Program Offers Job Matching with Employers in the Construction Sector
WOODBRIDGE — The Ontario government is investing $511,100 in the Pathways to Post-Military Employment program to support the return of 180 military veterans and reservists to civilian life. This program, administered by non-profit organization Helmets to Hardhats Canada, will help veterans draw upon their unique skills and experience and connect them with good jobs in the construction industry.
Details were provided today by Premier Doug Ford, Monte McNaughton, Minister of Labour, Training and Skills Development, and Rod Phillips, Minister of Finance, at Interior Finishing Systems Training Centre in Woodbridge. "During Remembrance Week, we pause to salute the men and women in uniform who left their families to defend our country and protect the values we hold dear," said Premier Ford. "Today, many veterans are struggling as they leave active service and transition back into civilian life. Now is the time to help them train for new well-paying and rewarding second careers and give them a chance to contribute to Ontario's economic recovery." Pathways to Post-Military Employment will offer job matching with employers in the construction sector, provide formal skills evaluations and support on-the-job training. This program will provide opportunities for veterans and reservists in several fields, including skilled trades, management, administration, planning, scheduling, logistics, security, engineering, and accounting. "For the many sacrifices men and women in the military make to keep Canadians safe, we owe a debt of gratitude," said Minister McNaughton. "This program, which pairs former military personnel looking for work with jobs in a sector seeking new talent, is not only great news for our veterans, it's great news for their families and our recovering economy. Today's investment is another step in Ontario's plan to expand pathways for job seekers to enter these in-demand, hands-on careers." The government's 2020 Budget, Ontario's Action Plan: Protect, Support, Recover, includes the province's Skilled Trades Strategy and an additional investment of $180.5 million in employment services and training programs to connect workers in the industries most affected with industries facing a skills shortage. Ontario's Skilled Trades Strategy will make targeted investments to help break the stigma around the skilled trades, simplify the skilled trades and apprenticeship system, and encourage more employer participation in skills training. Investments in training and retraining workers impacted by COVID-19 will provide them with the necessary, valuable skills for in-demand jobs and enable them to contribute to the economic recovery of the province. "Now is the time to invest in retraining our workers, so they are ready to contribute to the recovery of our province," said Minister Phillips. "Taken together, these initiatives will help job seekers, particularly those hardest hit by COVID-19, get the skills they need. This training supports workers and employers alike. It also addresses long-standing gaps in skills training which, unaddressed, would be a barrier to a strong economic recovery."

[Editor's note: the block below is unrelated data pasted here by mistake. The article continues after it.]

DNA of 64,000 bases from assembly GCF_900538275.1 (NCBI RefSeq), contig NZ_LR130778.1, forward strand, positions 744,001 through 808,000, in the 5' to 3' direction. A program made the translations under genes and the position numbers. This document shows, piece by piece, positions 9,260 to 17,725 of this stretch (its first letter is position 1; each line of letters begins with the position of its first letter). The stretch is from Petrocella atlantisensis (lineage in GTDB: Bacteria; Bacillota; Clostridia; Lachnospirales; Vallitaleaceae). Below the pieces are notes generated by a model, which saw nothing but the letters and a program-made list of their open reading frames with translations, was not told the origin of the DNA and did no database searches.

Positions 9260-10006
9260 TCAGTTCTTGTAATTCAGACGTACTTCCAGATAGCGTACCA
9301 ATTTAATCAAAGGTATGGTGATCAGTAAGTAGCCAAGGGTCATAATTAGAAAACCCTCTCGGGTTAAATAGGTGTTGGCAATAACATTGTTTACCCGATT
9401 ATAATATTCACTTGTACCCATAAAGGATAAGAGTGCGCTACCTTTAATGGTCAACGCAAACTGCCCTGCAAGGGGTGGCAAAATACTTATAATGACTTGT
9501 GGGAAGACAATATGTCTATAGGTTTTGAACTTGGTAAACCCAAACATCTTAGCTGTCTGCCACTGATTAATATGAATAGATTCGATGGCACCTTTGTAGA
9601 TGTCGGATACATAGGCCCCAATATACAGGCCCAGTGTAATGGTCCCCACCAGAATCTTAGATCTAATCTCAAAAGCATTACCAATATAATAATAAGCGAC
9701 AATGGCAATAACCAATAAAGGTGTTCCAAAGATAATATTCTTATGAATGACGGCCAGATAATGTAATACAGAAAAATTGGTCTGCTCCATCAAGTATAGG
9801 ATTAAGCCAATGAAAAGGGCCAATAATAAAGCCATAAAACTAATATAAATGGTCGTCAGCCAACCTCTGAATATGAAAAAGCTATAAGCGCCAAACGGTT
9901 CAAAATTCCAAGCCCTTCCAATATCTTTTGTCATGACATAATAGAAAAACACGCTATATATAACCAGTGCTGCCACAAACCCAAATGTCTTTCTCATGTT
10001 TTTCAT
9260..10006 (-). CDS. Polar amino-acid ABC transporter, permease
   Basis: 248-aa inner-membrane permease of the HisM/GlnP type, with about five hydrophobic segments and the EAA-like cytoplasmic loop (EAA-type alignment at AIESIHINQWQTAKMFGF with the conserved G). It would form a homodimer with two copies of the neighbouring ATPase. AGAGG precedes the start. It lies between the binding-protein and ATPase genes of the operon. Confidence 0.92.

Helmets to Hardhats is delivering the Pathways to Post-Military Employment program in partnership with Canada’s Building Trades Unions, the Council of Ontario Construction Associations, the Electrical Power Systems Construction Association, the Construction Labour Relations Association of Ontario, Veterans Emergency Transition Services Canada, the Royal Canadian Legion Ontario Command, and Good Shepherd Ministries.
Since launching in 2012, Helmets to Hardhats has placed 1,040 veterans into highly skilled, well-paying construction industry opportunities as they start their second career. Forty per cent of those placements were in Ontario.
This investment will also help provide homeless veterans with housing, aftercare support, food, clothing, medical care, addiction support, mental health services and crisis intervention in Toronto.
There are an estimated 639,900 veterans in Canada ― 232,200 in Ontario ― many of which are impacted by challenges related to transitioning into civilian life.
Every year, more than 5,000 soldiers leave the service and many face challenges with transitions to post-service civilian careers.